At the moment, our tomato plants are still tiny. They have begun putting on some growth since being planted out in the polytunnel but, by the end of this month, they will have started to grow apace and, if we don’t get some supports up soon, we’ll be kicking ourselves when they need tying up. This polytunnel doesn’t have crop support bars so it’s time for DIY-man to get out his tools again.
By the door, you can see one of the stakes that is helping hold the frame rigid. It is fastened into a metal stake, hammered into the ground, and there is one supporting every upright. I got some more 2.4m lengths of treated timber yesterday and this frame design bolts into support timbers on either side.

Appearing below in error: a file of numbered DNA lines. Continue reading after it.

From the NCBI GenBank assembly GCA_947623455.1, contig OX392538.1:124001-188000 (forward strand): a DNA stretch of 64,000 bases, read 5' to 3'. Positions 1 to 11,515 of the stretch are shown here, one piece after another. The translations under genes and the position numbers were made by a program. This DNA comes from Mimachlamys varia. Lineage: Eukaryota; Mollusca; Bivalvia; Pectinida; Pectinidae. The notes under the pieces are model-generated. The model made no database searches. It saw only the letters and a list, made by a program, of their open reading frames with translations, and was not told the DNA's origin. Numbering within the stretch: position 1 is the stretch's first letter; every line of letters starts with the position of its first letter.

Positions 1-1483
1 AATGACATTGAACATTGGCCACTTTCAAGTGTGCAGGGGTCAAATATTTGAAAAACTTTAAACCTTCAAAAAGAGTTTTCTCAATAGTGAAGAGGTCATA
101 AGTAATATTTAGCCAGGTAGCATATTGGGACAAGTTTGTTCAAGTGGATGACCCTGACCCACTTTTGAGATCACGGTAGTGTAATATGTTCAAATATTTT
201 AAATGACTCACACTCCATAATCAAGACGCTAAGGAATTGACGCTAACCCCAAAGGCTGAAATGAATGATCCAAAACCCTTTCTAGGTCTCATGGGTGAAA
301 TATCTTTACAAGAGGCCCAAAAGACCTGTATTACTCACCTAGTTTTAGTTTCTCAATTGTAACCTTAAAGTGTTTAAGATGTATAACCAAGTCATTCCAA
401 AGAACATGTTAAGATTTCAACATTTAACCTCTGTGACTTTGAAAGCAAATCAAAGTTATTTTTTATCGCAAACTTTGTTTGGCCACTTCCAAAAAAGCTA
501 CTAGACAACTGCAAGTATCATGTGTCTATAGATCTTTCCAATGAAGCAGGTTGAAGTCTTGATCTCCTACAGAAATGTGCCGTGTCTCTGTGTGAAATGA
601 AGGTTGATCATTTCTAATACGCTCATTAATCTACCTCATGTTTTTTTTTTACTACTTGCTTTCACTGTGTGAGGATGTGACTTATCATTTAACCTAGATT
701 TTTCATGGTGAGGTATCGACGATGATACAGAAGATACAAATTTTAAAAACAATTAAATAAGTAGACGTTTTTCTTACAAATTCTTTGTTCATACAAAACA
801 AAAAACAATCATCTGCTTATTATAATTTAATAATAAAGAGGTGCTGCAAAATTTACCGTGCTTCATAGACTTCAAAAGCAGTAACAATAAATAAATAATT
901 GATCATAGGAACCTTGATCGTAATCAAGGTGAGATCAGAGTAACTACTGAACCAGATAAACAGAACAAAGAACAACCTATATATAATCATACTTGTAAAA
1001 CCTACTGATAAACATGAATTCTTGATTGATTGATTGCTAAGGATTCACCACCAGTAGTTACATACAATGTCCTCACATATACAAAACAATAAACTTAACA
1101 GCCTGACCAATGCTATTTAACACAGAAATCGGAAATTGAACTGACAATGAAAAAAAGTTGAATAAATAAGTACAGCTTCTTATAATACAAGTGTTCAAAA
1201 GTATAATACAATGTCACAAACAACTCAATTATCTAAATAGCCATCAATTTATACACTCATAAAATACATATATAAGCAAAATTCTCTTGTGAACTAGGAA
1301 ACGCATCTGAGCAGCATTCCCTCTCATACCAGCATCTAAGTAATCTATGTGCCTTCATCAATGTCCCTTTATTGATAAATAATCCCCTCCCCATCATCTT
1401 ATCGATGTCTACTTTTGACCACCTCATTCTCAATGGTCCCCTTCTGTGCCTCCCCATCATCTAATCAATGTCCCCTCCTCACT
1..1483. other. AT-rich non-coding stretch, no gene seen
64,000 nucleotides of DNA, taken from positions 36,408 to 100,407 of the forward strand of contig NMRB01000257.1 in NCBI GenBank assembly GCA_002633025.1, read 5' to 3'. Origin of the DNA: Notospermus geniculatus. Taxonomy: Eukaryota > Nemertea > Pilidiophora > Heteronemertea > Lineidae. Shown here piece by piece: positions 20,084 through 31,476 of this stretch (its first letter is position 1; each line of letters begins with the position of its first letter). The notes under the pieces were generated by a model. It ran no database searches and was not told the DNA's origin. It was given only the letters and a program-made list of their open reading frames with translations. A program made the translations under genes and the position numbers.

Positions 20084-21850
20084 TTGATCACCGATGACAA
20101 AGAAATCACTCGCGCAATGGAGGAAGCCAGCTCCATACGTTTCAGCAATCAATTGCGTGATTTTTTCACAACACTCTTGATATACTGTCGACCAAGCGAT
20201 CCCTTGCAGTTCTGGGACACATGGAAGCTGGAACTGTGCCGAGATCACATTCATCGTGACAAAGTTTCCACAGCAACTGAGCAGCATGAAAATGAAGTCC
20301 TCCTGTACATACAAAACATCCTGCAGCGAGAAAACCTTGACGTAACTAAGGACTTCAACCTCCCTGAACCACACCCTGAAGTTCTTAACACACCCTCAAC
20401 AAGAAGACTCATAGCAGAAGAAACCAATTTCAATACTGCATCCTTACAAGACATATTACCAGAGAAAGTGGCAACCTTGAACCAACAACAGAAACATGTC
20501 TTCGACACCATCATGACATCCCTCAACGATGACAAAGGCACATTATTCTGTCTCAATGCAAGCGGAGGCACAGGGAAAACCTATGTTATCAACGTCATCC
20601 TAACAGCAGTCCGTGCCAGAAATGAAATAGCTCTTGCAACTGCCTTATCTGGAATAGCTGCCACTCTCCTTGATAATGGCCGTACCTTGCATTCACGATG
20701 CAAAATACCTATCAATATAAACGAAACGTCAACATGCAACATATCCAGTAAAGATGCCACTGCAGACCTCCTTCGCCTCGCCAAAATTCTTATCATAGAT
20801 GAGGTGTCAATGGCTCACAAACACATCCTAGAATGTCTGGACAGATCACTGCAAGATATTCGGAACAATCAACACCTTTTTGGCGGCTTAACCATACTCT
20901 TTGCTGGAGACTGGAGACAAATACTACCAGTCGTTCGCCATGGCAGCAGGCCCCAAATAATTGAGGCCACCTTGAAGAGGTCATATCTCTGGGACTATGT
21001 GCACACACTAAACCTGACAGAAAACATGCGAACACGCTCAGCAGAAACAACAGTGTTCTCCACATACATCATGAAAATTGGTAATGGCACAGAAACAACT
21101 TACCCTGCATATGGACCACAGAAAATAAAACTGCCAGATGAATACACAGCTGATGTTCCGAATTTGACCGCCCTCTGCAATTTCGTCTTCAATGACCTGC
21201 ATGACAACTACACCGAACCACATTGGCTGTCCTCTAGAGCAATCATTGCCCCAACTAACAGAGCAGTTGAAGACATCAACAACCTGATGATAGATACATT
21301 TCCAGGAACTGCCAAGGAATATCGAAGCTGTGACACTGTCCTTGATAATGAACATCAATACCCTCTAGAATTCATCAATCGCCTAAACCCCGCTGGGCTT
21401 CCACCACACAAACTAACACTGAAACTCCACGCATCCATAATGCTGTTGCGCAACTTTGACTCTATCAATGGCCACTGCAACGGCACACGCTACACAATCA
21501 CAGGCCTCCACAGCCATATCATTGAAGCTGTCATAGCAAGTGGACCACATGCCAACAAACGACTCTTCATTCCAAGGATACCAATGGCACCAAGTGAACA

I’ve tried hard to keep things as simple as possible. The lengths I’m working with are halves and quarters of the original timber length, which avoids wastage. I did wonder if it would be stable and spent some time researching the engineering of support braces but decided to press ahead with a physical prototype. It turns out to be nice and sturdy with respect to lateral forces. It does have movement forward and back but that should be resolved when I add one or more runs of timber along the length.
I’ll decide on the design for that once I have completed all the sets of lateral supports. Working things out in theory is well and good but, as I’ve reminded myself today, there is nothing like trying a design out, either as a model or, if materials aren’t too expensive, at full scale.